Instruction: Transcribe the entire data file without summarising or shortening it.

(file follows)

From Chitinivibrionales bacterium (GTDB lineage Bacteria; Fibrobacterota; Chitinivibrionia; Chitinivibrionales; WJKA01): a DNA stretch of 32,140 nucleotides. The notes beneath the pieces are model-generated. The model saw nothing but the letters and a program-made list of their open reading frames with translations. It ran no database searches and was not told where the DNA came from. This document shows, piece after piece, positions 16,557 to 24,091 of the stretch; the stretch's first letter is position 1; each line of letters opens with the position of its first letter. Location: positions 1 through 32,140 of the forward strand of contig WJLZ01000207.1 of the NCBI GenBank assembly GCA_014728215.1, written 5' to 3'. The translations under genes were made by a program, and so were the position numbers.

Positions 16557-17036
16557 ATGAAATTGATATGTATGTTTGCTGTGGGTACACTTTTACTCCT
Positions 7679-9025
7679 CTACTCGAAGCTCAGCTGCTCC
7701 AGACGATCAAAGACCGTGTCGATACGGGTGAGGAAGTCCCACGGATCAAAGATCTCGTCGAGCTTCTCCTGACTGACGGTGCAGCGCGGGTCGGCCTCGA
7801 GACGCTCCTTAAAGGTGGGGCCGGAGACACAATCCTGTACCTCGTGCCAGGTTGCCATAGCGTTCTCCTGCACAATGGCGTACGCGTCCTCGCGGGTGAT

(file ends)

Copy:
From Chitinivibrionales bacterium (GTDB lineage Bacteria; Fibrobacterota; Chitinivibrionia; Chitinivibrionales; WJKA01): a DNA stretch of 32,140 nucleotides. The notes beneath the pieces are model-generated. The model saw nothing but the letters and a program-made list of their open reading frames with translations. It ran no database searches and was not told where the DNA came from. This document shows, piece after piece, positions 16,557 to 24,091 of the stretch; the stretch's first letter is position 1; each line of letters opens with the position of its first letter. Location: positions 1 through 32,140 of the forward strand of contig WJLZ01000207.1 of the NCBI GenBank assembly GCA_014728215.1, written 5' to 3'. The translations under genes were made by a program, and so were the position numbers.

Positions 16557-17036
16557 ATGAAATTGATATGTATGTTTGCTGTGGGTACACTTTTACTCCT
Positions 7679-9025
7679 CTACTCGAAGCTCAGCTGCTCC
7701 AGACGATCAAAGACCGTGTCGATACGGGTGAGGAAGTCCCACGGATCAAAGATCTCGTCGAGCTTCTCCTGACTGACGGTGCAGCGCGGGTCGGCCTCGA
7801 GACGCTCCTTAAAGGTGGGGCCGGAGACACAATCCTGTACCTCGTGCCAGGTTGCCATAGCGTTCTCCTGCACAATGGCGTACGCGTCCTCGCGGGTGAT